Buster's Diaries: The True Story of a Dog and His Man
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In 1996, Buster, a half-German Shepherd mutt, was attacked by a goose in a public park. He defended himself-much to the detriment of the goose-who, unfortunately, was owned by the Queen, and Buster was brought up on charges. Grossly misrepresented by the media, he became an instant celebrity. Eager to present his side of the story, he dictated his diaries to his Man, the lord who had adopted him a year earlier. The result is a delightfully funny, sometimes touching romp through Buster's triumph over adversity, some dog psychology, the odd training rituals the Man performs, the pain of his puppyhood, and, ultimately, a dog's joy at owning a human.
wolf baying at the moon. I expect the Man to react violently, for he has no ear for the true music of the wild. But his complaint makes no sense. Instead of objecting to what he hears, he raves on about something that I can’t even see. “For God’s sake, Buster!” he cries. “It’s happening again. Worse than ever. We’re going to walk it off.” I am then dragged down the road at what he calls “light infantry pace.” Strangely enough, at first I do not want to stop at the usual lampposts and garbage
a bit, but I did not try to bite him. I never try to bite the Man. He said, “It will be all right, Buster. It’s just a way of taking your temperature.” The young lady with red hair must have realized that the Man was worried about something, for she said, “There’s really nothing to worry about. He won’t even notice, and if his character changes, it will be for the better.” I am not sure what she was talking about. It could not have been me. My character is beyond improvement. “Can I have some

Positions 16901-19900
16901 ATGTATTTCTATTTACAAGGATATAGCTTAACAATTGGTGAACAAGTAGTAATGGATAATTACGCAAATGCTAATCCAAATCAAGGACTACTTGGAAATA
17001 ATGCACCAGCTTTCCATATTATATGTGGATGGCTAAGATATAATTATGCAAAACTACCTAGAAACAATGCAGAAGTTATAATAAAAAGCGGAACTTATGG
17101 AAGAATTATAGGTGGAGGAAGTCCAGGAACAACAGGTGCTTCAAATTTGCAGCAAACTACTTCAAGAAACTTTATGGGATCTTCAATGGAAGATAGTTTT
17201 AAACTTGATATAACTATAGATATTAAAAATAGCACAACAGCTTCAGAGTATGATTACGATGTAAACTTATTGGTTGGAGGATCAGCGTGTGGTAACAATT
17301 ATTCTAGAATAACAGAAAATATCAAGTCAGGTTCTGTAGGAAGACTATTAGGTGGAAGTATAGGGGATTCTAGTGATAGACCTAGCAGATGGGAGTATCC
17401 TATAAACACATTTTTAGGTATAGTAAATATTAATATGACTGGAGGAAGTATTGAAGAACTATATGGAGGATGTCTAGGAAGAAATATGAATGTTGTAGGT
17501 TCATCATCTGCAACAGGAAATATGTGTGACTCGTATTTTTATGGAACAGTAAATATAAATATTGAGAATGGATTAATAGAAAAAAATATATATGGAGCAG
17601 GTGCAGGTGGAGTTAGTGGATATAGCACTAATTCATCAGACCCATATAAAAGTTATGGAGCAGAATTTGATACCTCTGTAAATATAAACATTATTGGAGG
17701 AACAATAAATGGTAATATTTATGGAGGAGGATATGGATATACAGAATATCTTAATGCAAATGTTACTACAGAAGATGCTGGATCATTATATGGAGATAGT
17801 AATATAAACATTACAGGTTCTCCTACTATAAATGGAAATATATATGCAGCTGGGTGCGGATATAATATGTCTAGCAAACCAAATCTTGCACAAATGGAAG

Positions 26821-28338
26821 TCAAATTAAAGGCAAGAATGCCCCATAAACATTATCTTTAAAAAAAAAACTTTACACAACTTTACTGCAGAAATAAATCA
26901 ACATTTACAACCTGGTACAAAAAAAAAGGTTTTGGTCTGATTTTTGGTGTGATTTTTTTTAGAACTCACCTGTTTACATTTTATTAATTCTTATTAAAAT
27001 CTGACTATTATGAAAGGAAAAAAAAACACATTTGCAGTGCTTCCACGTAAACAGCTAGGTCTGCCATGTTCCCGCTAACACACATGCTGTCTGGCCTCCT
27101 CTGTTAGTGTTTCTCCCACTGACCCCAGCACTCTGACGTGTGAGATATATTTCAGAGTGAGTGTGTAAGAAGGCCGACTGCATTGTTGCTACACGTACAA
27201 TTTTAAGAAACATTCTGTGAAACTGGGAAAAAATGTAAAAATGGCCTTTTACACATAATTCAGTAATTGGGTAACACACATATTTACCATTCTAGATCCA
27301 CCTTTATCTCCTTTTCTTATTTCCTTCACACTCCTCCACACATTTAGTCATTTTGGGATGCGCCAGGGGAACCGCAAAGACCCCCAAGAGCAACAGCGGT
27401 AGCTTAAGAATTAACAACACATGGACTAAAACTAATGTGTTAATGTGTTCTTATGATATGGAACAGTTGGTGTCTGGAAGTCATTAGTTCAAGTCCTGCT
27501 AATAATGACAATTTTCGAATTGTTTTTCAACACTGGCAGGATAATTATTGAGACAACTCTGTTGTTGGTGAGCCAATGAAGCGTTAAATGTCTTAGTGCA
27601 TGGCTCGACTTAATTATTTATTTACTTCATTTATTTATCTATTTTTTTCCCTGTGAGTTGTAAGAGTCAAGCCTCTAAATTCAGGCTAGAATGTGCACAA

Anson used to work for the Man in the Foreign Office, but now he talks to newspapers for the Queen. So he had read about my prosecution. “I want you to know,” he said, “that your monarch is totally on your side. If it’s dog versus goose, she’s for the dog.” The Man asked, “Will she come to court as a character witness?” Charles Anson said that he seriously doubted it. I blame Anson for giving him the idea of fighting the case. First we went to St James’s Park to look at the notices. The Man got
of the rockery. They smell quite nice, but when I got one in my mouth, it was hard on one side and wet and slimy on the other. I began to think all the little animals in Derbyshire are wet and slimy somewhere. But they are not. There are small things that fly about which are hard to catch, but I was clever enough to get one. It buzzed about inside my mouth, so I spat that out too. Coming home last night, I smelt an animal next to the water trough where the Man tries to make me wash my feet when
bits. This morning, however, I was sent for and given a substantial piece of Stilton cheese. Admittedly the Man had rolled it into a ball. But I have absolutely nothing against the taste of human sweat and I gobbled it down with my usual enthusiasm. For the next two hours the Man followed me round the house. I had only to get up from the sofa or go into the kitchen for a bit of water for him to ask me, “Do you want to go out, Buster?” I always want to go out. But I have got used to the routine